Hybrid Cars More than Just a Fashionable Alternative

Oil prices a key driver in widespread acceptance.

Published: 18-Jan-2007

Hybrid cars are predicted to grow in popularity to account for as much 6 per cent of all car sales globally by 2013, says a new report. Sales growth will be driven by a combination of rising oil prices, lower hybrid car prices and canny marketing to persuade consumers that alternatively fuelled vehicles are a sound investment.

Forecasts show sales of hybrid cars will increase to make up four percent of total volume in Europe by the end of the decade. The same picture emerges in the US where Hybrid Electrical Passenger Vehicle (HEPV) sales reached 212,000 in 2005 compared with about 9,500 in 2000.

“Although hybrid cars were predicted to appeal to a niche market of technology savvies and environmentalists, their launch has met with commercial success, thanks to a favourable market environment combining increased consumer awareness, ever rising oil prices, technological improvements and regulatory incentives,” says Christina Belloge author of the report, "Environmentally Friendly Driving - Are Hybrid Cars just a fashion statement?"

Car companies have capitalised on this with innovative marketing campaigns including endorsement by Hollywood stars and sponsorship of environmental awards. In the US, there have been incentives by employers to encourage employees to buy or lease fuel-efficient cars for commuting.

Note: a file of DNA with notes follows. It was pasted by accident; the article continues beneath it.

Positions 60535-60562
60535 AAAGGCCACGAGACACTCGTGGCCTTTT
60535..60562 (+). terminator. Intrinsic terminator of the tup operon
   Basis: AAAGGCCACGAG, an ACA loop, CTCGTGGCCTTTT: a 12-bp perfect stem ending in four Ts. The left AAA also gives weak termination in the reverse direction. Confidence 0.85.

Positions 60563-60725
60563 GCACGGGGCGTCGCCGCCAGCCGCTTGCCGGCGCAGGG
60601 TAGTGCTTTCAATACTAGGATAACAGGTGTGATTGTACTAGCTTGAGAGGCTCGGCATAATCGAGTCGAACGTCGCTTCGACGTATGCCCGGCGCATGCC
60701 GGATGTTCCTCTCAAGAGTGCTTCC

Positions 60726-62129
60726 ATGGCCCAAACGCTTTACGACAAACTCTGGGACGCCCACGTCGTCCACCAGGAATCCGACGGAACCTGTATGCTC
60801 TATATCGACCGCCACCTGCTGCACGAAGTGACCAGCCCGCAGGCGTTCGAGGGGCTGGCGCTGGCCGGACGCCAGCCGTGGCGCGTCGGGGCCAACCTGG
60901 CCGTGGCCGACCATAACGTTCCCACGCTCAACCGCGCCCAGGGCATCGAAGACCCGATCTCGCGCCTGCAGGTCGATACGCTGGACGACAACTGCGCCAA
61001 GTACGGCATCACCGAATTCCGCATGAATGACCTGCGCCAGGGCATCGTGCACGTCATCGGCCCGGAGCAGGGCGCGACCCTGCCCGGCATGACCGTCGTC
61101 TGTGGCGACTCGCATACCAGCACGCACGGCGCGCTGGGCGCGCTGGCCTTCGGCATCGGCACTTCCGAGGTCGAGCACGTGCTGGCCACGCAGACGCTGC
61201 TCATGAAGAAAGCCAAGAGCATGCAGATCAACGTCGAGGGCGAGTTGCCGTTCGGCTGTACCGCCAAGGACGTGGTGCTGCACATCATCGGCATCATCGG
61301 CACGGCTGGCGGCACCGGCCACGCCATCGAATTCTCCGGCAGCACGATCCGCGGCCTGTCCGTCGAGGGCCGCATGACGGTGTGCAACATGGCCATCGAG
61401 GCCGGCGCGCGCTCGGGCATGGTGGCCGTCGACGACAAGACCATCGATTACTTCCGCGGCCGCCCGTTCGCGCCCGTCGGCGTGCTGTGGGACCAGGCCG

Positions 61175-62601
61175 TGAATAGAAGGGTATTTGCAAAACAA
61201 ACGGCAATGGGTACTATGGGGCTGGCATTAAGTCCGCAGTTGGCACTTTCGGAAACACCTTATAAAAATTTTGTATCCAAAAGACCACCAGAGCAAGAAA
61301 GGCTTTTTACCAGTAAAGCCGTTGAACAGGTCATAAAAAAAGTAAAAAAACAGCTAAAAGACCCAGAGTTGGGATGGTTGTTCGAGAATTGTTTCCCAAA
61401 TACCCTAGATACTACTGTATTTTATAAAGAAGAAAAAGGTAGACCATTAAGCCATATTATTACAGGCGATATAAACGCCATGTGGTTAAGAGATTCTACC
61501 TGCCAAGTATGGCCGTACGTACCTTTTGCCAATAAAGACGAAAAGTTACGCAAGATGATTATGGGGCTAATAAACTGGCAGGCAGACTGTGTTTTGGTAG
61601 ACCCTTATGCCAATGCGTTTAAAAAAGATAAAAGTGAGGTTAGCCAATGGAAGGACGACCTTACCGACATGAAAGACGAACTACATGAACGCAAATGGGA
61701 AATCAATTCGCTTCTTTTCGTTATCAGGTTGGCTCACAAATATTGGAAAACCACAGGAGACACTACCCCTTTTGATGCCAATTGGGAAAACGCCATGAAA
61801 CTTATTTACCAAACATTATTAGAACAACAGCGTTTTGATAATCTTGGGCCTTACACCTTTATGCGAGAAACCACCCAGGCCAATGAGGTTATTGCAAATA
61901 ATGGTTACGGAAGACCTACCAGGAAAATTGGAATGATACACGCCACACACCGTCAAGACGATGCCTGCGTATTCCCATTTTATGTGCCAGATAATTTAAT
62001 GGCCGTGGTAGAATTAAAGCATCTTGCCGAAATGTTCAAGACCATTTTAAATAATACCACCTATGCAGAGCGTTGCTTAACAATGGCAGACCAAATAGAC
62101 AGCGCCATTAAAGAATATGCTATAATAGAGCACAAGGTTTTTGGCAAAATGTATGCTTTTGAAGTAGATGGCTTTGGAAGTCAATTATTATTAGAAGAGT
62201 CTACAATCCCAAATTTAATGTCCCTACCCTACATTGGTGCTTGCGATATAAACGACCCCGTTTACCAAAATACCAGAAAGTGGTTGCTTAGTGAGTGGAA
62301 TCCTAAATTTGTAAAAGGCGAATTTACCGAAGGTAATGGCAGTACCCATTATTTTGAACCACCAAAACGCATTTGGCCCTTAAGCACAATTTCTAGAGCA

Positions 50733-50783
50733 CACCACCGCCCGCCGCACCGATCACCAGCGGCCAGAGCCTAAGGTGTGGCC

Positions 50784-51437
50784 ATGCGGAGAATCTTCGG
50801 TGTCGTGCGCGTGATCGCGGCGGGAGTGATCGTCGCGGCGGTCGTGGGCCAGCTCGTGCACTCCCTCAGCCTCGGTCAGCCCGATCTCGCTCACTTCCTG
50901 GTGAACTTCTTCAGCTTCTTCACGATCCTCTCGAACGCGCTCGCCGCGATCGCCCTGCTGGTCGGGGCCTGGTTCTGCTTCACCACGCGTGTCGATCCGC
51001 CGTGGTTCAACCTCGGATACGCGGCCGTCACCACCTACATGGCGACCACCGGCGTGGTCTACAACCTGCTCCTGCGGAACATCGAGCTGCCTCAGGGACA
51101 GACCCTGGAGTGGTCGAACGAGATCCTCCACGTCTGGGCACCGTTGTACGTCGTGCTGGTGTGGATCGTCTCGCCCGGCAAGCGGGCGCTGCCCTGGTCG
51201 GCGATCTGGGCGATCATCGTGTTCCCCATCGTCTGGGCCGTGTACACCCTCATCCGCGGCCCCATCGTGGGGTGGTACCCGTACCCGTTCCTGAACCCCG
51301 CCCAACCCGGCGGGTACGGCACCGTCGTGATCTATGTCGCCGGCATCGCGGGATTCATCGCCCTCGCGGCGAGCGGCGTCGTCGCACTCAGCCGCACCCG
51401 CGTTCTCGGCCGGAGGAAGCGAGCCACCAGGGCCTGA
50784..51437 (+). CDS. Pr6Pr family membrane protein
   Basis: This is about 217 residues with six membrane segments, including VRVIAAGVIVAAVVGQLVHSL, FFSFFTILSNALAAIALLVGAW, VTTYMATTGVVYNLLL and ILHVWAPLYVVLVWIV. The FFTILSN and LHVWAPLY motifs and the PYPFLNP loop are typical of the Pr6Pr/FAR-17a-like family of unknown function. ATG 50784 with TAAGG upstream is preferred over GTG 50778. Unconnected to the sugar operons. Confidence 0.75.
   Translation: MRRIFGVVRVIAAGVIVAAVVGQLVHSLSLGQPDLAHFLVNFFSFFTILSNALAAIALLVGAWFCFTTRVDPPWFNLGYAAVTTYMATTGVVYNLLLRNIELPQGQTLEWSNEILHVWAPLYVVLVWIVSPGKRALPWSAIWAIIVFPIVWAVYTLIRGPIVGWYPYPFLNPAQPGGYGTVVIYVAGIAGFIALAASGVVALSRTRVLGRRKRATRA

Currently the market is dominated by Japanese companies Honda and Toyota, but European automotive firms are following and will introduce HEV models soon.

Although environment friendly cars are fuel efficient and cheaper to run over time, they still remain prohibitively expensive to the average customer. As most critics have emphasised a hybrid car costs more than the same version of a standard fuel model.

"Environmentally Friendly Driving - Are Hybrid Cars just a fashion statement?" considers the likely future development of the HEV market and whether environmentally friendly vehicles will become more integrated into the mainstream. It is part of a series of industry short reports available as free downloads from new online business information provider, Report Buyer.com which launches on Wednesday 17 January, 2007.

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A new generation of Honda's Integrated Motor Assist (IMA) technology helps the Civic achieve an estimated fuel economy rating of 4.7 L/100km (city) and 4.3 L/100km (highway) - improved from the 2005 Civic Hybrid's figures of 4.9 and 4.6 L/100km.

The new Civic brings a roomier interior, more spunk under the hood, and fuel mileage around 40 mpg on the highway.

Volkswagen Jetta diesel beats Toyota Prius hybrid in 500 test drive between Ann Arbor and Washington, D.C.


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